- 12th June 1968 a Dan Air Comet returning from Palma to Gatwick with 95 passengers on board was approaching Gatwick with a suspected engine fault. The cabin filled with smoke. The aircraft landed safely without incident. Fire crews and ambulances were on standby. The problem was caused by an electrical fault. Smoke was detected in both the cabin and flight deck. Passengers evacuated the aircraft via slide. Nobody was hurt.
- In October 1970. Comet G-APDL landed wheels up when crew were practicing a flapless landing at Newcastle. The crew omitted to carry out pre landing checks and the aircraft was damaged beyond repair.
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- In 1971, one of the airline's Comets operating a charter flight carrying Turkish migrant workers from Berlin Tegel to Istanbul was "escorted" by Bulgarian fighter aircraft into Sofia. The crew flying the aircraft was attempting to take the shortest route to Istanbul when leaving Yugoslav airspace by entering Bulgarian airspace, instead of taking the longer route through Greek airspace. They were not aware of the then communist government of Bulgaria's decision not to let any aircraft enter its airspace whose flight had originated or was going to terminate at a West Berlin airport, without stopping en route at another airport outside West Berlin. The aircraft landed safely at Sofia. It was released along with its crew and passengers when the flight's commander paid the fine the Bulgarian authorities had imposed for violating their country's airspace.
- In May 1972 (19th) A Comet returning to Manchester from Alicante had indicators in the flight deck saying there was a problem with the undercarriage. Passengers were informed about the problem. The aircaft flew around Gatwick burning fuel before being diverted to Manston. The runway was coated with foam and the aircraft landed. The undercarriage did indeed collapse on impact with the runway. The aircraft carried along the runway before stopping. Fire was averted with the spraying of foam. The Comet was carrying 113 passengers plus crew. Passengers were told to adopt the brace position for landing. Luckily no one was hurt. Few were treated for shock before being ferried by coach onwards to their final destination of Manchester. Please read our newspaper article and picture by clicking the thumbnail images.
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- In 1973, Somali fighter aircraft forced a Dan-Air Boeing 707 flying through Somali air space en route from London Gatwick to the Seychelles and Mauritius with 83 passengers on board to land at Mogadishu Airport. Captain Tony Kirk was in command. The aircraft was flying through Somali airspace in violation of the prescribed procedure to apply for permission to do so in advance, as a result of an "administrative oversight" on the airline's part. As a consequence of this violation, the aircraft's captain was taken to court and a fine of £600 was imposed on the airline.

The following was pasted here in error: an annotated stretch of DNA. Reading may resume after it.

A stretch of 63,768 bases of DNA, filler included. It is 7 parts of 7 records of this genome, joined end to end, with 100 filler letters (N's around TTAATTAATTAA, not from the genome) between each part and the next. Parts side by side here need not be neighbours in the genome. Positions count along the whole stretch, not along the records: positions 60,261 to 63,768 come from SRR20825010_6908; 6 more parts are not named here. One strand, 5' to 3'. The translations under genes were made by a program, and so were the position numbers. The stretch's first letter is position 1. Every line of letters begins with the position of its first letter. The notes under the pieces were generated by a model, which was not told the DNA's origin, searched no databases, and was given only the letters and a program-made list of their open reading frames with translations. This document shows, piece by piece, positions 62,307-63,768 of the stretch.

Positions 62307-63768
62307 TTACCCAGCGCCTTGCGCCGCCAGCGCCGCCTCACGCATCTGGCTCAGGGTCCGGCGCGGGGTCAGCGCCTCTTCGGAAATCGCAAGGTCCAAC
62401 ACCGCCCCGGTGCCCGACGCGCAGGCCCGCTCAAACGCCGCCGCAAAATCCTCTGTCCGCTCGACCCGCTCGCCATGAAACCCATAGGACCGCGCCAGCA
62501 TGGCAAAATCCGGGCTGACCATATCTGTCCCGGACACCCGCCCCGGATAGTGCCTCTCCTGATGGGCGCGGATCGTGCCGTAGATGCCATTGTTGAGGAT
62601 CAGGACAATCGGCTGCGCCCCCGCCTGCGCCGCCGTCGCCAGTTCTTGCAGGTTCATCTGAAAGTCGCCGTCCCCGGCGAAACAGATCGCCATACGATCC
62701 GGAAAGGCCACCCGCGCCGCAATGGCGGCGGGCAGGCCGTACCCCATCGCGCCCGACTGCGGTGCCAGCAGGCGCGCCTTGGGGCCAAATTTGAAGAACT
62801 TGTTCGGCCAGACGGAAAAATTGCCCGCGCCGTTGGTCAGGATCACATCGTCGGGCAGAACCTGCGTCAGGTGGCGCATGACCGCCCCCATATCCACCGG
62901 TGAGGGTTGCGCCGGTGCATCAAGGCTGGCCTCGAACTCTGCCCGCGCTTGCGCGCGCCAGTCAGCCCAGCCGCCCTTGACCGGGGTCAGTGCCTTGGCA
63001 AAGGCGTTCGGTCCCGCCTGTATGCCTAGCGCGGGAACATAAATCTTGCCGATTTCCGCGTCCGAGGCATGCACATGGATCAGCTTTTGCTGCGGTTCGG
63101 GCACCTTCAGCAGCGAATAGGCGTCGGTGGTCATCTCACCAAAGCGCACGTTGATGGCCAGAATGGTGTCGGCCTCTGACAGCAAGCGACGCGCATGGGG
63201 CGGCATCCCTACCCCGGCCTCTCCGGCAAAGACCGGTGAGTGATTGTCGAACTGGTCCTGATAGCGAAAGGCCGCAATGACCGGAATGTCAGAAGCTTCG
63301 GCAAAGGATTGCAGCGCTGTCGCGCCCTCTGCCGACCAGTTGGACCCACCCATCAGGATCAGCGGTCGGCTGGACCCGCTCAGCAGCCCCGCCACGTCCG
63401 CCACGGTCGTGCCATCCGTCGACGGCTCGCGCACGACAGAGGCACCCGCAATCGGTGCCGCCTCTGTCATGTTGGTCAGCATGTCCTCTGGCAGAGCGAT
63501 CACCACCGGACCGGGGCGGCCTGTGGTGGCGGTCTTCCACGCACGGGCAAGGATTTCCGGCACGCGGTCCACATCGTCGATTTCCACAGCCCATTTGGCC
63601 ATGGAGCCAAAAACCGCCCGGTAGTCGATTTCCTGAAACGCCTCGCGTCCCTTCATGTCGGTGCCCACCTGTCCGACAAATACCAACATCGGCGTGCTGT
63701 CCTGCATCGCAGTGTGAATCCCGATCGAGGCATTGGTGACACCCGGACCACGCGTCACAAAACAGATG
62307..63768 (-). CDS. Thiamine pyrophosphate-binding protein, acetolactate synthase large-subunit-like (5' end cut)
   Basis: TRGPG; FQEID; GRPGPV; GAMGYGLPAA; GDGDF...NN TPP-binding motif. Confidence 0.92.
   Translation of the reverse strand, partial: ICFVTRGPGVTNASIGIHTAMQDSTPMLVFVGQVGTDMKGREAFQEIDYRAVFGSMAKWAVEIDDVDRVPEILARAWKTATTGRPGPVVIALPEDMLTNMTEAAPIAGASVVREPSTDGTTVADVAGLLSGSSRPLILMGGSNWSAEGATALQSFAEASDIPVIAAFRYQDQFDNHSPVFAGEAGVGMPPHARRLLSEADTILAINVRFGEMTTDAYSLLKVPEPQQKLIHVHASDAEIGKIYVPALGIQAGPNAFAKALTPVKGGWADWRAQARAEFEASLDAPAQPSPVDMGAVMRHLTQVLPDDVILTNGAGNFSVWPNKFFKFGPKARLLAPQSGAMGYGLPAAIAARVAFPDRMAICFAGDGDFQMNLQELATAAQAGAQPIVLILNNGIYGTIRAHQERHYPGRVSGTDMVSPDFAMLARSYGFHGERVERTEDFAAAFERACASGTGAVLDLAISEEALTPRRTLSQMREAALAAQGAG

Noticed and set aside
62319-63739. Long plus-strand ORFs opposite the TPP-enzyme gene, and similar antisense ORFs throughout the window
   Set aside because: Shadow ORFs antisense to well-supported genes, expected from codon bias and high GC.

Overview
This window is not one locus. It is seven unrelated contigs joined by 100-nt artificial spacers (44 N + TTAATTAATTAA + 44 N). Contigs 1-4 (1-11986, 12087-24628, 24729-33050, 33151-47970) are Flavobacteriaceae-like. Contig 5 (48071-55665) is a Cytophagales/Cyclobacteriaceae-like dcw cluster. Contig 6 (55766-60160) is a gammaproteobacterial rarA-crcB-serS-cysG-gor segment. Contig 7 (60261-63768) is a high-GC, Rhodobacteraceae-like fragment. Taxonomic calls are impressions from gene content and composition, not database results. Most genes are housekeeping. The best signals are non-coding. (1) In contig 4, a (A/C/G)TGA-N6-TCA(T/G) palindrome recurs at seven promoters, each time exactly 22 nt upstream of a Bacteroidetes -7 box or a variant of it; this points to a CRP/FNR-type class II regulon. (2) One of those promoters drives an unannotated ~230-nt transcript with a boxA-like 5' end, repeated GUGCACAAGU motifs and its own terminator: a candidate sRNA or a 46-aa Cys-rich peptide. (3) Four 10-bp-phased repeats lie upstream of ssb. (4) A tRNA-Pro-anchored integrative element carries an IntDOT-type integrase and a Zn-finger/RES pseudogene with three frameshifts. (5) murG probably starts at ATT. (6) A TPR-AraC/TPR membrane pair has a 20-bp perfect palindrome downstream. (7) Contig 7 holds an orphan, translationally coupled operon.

- In 1974, one of the company's Boeing 727s (a Boeing 727–46, registration: G-BAEF) hit the localiser antenna of Luton Airport's Instrument Landing System while taking off on a charter flight to Corfu, rendering the system inoperative. The aircraft diverted to London Gatwick where it landed safely.
- February 23rd 1978 a company HS 748's wingtip smashed the flight deck window of a French Caravelle and then hit another Dan Air HS 748 at Aberdeen. The two Dan Air arcraft were put out of operation and repairs carried out on site.
- February 26th 1978 for the second time in three day Aberdeen aiport saw a Dan Air aircraft in trouble. A company HS748 made a full scale emergency landing at the airport with fire crews and ambulances in attendance. The airport praised the skill and professionalism of the crew who landed the aircraft without incident.
- August 2nd 1979 a company HS 748 made an emergency landing at Glasgow airport.
- In 1979 a company HS748 landed in Sumburgh, Scotland. The aircraft had come in a little too fast and was fast running out of space to stop on the icy runway. The crew decided to divert onto the grass. The propellor blades bucked and the front landing gear collapsed. Fire crews were on scene shortly afterwards. There was no evacuation of the aircraft. Parts were flown into the island and a repair carried out on site. The aircraft returned to service.